Here we are once again… sort of.
Last week we learned of the provincial government’s plans for tighter restrictions, mandated business closures, and banned social gatherings across Alberta as 2020 draws to a close. For many, these measures come as no great surprise given the sustained rise in COVID-19 case numbers and the acute pressures now being placed on hospital services, with this ultimately tilting the balance of policymaking away from the imperatives of keeping the economy open. Of course, that the provincial government proceeded down this path only as a last resort – and even then with some reluctance – points to the significant economic effects it is likely to have.
In assessing these, to a certain extent, we can look back to the experience of the first wave of COVID-19 cases earlier this year and the policy responses it provoked. During that period, economic output across the province contracted sharply in line with tightening public health measures over the course of March and April, with the Alberta Activity Index (AAX) contracting by -1.4% q-o-q in 2020-Q1 and -10.2% q-o-q in 2020-Q2. Monthly retail sales collapsed (by 28% to end-April), as did manufacturing sales (-26%) and sales at bars and restaurants (-58%). The consequences of these historical drops in output were seen in the labour market also, with over 360,000 jobs lost in the span of two months and the unemployment rate rising to 15½% (Figure 1).
The federal and provincial government rolled out an enormous package of supports to both individuals (CERB) and businesses (CEBA, CEWS, SME Relaunch Grant), with these proving pivotal in ensuring that various sections of Canadian society – from job creator to part-time employee – received some form of rapid relief from near term financial strains. In the subsequent months, we have seen these supports and recovering employment more generally underpin a consumer-led rebound in economic growth. Indeed, the AAX (and the indicators underpinning it) rebounded to rapid 6.2% q-o-q growth in 2020-Q3, underpinning expectations for robust economic recovery in the near term as virus-related risks initially appeared contained.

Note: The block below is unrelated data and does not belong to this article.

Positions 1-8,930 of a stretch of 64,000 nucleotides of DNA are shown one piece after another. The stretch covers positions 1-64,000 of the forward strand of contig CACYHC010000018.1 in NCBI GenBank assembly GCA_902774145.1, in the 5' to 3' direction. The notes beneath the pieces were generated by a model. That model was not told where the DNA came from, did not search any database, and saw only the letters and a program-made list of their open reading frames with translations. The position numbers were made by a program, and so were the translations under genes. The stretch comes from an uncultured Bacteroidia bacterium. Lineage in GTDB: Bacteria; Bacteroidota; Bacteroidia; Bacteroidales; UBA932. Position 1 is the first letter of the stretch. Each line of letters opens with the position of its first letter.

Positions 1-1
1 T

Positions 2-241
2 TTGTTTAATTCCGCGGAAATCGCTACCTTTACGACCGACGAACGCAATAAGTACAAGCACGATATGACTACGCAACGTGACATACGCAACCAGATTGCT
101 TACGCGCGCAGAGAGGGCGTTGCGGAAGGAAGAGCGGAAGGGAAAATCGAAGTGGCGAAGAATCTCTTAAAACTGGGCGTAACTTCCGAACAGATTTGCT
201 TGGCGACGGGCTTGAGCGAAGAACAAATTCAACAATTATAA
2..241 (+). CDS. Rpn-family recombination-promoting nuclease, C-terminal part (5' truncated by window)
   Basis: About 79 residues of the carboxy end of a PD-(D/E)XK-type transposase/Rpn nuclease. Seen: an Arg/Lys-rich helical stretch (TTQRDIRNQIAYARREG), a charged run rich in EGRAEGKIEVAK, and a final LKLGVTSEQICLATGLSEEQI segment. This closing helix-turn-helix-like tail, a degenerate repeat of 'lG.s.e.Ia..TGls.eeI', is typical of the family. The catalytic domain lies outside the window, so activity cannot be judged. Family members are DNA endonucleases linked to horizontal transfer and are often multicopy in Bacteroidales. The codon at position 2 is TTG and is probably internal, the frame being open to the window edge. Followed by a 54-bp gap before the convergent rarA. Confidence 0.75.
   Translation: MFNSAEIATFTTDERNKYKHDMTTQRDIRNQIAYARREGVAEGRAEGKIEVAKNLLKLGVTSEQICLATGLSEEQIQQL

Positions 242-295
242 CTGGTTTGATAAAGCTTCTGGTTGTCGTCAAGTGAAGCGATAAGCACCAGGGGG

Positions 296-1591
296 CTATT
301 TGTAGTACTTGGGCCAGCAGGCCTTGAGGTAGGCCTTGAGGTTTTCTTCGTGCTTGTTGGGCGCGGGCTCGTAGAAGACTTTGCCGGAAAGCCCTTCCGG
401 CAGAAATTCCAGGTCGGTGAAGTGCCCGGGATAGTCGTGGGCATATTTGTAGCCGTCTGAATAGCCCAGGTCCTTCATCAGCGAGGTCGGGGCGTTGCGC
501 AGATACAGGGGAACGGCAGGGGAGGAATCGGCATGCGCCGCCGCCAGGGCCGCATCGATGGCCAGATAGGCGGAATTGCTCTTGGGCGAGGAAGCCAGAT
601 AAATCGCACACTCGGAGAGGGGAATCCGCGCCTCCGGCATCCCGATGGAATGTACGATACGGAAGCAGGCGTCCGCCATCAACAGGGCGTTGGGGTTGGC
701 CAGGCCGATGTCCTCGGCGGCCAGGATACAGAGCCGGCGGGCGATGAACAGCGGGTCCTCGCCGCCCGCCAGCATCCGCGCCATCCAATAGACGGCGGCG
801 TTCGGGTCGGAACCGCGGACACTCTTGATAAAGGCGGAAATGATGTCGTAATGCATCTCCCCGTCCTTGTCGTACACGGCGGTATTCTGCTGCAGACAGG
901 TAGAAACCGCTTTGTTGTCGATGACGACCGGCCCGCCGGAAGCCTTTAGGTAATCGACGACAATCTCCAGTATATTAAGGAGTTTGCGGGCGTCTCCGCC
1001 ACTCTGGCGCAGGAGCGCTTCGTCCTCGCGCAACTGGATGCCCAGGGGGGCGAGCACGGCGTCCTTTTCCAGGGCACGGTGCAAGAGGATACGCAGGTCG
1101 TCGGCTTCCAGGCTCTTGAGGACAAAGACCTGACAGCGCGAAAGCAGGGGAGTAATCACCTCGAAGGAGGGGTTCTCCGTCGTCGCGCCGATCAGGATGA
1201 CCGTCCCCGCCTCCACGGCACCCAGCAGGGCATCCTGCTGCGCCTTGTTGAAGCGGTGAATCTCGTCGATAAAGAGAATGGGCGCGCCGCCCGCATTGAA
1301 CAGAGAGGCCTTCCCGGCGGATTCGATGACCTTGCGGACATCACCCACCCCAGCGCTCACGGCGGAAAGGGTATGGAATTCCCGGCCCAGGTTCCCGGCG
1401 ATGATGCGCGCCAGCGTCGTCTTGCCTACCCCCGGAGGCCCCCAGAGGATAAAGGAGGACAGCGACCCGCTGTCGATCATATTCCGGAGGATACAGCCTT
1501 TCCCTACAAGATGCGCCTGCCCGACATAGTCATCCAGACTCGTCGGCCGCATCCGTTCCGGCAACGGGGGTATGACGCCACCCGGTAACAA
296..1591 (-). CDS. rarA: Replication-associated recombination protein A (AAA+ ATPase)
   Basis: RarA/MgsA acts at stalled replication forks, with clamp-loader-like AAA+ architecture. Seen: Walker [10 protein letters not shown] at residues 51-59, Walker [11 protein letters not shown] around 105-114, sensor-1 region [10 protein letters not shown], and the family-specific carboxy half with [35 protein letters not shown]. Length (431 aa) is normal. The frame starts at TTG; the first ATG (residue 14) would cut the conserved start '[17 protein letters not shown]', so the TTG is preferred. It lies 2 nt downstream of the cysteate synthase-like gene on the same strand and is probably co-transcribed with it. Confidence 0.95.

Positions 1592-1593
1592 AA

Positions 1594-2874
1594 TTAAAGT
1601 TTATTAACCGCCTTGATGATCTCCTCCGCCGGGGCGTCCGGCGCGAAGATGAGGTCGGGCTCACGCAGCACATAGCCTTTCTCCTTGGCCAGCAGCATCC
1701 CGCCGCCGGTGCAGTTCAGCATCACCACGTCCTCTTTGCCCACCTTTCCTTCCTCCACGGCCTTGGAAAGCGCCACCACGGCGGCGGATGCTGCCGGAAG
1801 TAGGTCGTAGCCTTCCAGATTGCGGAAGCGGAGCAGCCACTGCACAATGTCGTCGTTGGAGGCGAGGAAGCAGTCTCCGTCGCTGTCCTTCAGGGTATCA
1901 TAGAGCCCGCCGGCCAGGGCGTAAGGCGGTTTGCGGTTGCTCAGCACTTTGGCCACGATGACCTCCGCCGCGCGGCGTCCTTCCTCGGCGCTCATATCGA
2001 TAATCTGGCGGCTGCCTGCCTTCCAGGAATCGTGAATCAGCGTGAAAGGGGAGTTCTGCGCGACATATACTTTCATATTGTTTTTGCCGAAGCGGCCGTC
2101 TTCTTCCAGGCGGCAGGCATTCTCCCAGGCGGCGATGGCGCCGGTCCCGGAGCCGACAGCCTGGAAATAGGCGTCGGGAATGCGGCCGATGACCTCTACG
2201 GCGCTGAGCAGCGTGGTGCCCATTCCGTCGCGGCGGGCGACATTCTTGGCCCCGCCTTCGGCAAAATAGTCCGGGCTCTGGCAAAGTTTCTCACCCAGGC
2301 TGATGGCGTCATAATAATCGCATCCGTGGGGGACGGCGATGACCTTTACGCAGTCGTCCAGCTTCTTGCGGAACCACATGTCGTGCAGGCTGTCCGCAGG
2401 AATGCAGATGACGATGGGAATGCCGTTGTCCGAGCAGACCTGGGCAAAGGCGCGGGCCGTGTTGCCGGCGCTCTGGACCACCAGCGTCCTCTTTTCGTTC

Notwithstanding the positivity of the early recovery phase, for those of us watching the data closely and – more importantly – directly engaging with businesses on the ground across the province, this recovery has shown signs of softness for a while now. Dig into the numbers just a bit and you find that, while the economy has indeed recovered over two-thirds of the jobs lost due to the pandemic, these gains have overwhelmingly been in part-time employment which is now higher than pre-pandemic levels. Full-time employment positions, meanwhile, remain 6.5% lower, equating to almost 125,000 jobs that have yet to be regained. In the absence of a more robust and jobs-rich strengthening of the labour market and household incomes, headwinds to further gains in consumption are likely to emerge.
On the business side, meanwhile, we have yet to see any signs that confidence is returning at a rate sufficient to spur a large pick-up in investment, especially in the oil and gas sector. Uncertainty around businesses’ future sales expectations is heightened, with this having knock-on impacts on future hiring intentions; while capital investment projects have been postponed or shelved altogether (Figure 2). All of this, meanwhile, has been compounded by a more challenging private sector financing environment. Ballad’s own engagement with Albertan businesses initially pointed to cautious optimism regarding future sales, albeit coupled with an acknowledgement that policy uncertainties and pandemic-related risks are extremely elevated. It is a reasonable assumption that many of these businesses are now in the process of revising their sales forecasts downwards following this latest announcement.